With the Democrat's prospects looking bright, OKR had some fun -- and worked to help all Democratic candidates equally -- during the 2008 campaign:
- My analysis of the Republicans provided some insights as to why the Democrats were ahead of the game, independent of Bush's popularity. And in one of my more popular perspectives, I suggested why Barack Obama would win the nomination due to his choice of pronouns.
- At the height of the Democratic nomination fight between Hillary and Obama, I offered a systems-thinking perspective to help calm down the fiery Democratic electorate that had started to go to war with itself.
- Within moments of Obama's announcement of picking Joe Biden as his Vice President nominee, I posted a congratulations and instantly framed why Biden was a fantastic pick that would do far more to help the campaign than hurt it.
- I indulged myself (and my readers) by having some fun with the Palin Pick.
- When McCain suspended his campaign, I proposed making it a test of his leadership skills (or lack thereof) and framed it as a nail in the coffin for McCain's bid for President.
- As we entered the finish line of the 2008 campaign, I offered Obama/Biden the "final frame" that would thrust the ticket over the finish line. It was so good, Barack Obama immediately adopted this very frame in his closing sentence in the final debate.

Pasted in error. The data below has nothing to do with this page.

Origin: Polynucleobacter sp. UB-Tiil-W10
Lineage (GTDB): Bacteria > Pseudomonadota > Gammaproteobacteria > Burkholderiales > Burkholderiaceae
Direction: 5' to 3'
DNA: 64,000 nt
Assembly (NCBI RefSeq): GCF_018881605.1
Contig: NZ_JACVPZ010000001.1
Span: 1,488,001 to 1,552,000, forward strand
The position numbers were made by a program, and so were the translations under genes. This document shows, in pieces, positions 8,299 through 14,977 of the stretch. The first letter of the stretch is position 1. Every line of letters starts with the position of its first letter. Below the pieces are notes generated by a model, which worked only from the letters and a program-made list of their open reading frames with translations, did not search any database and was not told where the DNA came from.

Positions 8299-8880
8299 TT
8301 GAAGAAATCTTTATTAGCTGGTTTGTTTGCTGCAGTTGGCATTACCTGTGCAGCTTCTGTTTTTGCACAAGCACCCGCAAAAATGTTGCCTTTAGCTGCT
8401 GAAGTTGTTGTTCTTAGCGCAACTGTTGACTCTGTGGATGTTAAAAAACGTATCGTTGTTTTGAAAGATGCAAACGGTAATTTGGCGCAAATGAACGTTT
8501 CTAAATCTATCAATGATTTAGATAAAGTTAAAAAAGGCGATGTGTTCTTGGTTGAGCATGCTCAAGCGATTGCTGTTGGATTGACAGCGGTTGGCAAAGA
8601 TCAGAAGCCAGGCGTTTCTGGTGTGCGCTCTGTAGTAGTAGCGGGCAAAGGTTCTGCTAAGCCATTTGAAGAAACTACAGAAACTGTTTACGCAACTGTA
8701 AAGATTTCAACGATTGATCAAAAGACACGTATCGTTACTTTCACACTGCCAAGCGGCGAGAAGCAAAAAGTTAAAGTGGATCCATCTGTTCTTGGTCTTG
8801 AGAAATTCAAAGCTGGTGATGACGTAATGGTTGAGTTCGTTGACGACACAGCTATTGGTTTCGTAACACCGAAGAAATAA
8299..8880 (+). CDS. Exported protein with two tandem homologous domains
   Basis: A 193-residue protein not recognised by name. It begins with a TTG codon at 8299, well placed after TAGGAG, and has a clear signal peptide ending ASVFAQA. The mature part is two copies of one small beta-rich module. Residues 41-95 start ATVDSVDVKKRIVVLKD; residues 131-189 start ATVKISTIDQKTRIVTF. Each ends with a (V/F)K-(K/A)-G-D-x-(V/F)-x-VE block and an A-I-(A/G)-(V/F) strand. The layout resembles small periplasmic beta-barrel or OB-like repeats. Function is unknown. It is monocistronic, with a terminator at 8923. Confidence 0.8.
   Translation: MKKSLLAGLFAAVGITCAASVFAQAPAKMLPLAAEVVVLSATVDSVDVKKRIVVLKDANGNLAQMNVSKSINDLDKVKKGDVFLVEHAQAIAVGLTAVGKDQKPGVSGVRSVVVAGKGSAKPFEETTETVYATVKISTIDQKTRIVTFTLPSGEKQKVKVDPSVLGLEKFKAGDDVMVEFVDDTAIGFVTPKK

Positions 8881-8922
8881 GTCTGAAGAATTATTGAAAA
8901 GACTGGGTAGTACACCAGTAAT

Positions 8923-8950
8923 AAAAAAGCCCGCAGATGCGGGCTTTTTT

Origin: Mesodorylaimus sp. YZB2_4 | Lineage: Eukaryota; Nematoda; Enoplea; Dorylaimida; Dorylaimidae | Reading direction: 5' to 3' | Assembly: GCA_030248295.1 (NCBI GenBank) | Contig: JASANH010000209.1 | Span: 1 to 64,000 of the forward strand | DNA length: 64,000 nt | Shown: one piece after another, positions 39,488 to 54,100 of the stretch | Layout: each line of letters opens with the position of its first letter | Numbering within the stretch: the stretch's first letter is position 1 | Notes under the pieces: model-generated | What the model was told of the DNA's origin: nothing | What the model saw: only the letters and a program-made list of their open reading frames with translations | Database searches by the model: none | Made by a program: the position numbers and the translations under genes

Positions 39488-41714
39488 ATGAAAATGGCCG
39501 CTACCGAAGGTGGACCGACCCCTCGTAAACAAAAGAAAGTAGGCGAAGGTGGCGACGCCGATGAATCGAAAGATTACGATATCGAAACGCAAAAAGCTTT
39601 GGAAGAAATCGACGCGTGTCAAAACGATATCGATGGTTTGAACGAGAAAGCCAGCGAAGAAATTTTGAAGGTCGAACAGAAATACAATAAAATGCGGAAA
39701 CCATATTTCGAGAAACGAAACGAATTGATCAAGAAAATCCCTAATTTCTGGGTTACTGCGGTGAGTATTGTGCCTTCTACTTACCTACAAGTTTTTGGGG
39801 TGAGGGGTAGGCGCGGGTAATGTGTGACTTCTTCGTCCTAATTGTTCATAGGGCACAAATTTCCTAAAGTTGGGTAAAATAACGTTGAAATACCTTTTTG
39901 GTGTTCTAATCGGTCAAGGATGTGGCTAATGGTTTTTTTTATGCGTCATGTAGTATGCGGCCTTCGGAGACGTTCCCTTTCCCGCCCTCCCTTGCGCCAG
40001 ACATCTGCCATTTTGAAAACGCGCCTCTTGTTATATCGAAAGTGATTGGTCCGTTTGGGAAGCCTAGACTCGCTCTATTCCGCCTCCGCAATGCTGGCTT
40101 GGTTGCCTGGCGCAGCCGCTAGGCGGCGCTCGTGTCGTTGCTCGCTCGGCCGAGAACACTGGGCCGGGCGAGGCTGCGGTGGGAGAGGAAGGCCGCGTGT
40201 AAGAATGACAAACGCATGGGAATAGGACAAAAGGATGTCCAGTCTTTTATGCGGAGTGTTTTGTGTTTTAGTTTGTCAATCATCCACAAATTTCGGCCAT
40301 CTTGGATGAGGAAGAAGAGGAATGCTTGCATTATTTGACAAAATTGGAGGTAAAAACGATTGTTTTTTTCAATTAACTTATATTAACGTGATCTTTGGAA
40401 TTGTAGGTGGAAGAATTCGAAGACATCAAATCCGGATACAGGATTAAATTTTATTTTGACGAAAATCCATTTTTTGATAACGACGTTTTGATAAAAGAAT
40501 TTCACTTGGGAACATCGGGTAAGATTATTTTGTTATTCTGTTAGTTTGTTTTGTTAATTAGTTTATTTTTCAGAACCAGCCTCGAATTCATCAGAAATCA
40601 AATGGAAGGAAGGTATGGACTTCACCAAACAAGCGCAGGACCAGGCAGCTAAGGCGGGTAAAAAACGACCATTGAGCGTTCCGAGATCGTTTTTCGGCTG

Blogging as Our Karl Rove has been quite a rewarding experience, and has gotten me closer to political strategy and messaging than I ever would have imagined: Thousands of readers visited every month, I received a steady stream of kudos and attention from many in the blogosphere (which I deeply appreciate), and used my talking points and even reach out to me directly for advice (which was rewarding).
It's been a great run, and while there is certainly much more work to do to make progressive values mainstream in this country, Barack Obama has proven to have the gift of leadership and communication that I was trying to fill from the sidelines with this blog.
So, I am pleased to announce that, coinciding with the inauguration of Barack Obama as President of the United States of America, I have decided to retire Our Karl Rove. [*Update: while the blog has been retired, Our Karl Rove has been revived on Twitter! OKR tweets are posted on the homepage of this blog, and are available here or here.]
What was learned and honed here will not retire, however. I will keep this blog on-line as a resource for other strategists and communicators to mine. In addition, I plan on using what I've learned and developed here to power my broader political analysis and punditry over at my new blog, Between the Columns. At BTC, I will be blogging as myself, not as the character "Our Karl Rove." As a result, there will be a difference in style, content and approach. But in this era of Obama, it feels like the right shift in strategy and tone. I welcome you to visit Between the Columns, and subscribe if you like what you see.
I would like to extend my thanks to everyone who has been a subscriber, contributor or mere passerby of Our Karl Rove over the past four years. Please feel free to use the comments section below to share your parting thoughts, as this post will likely be the homepage of OKR for quite some time.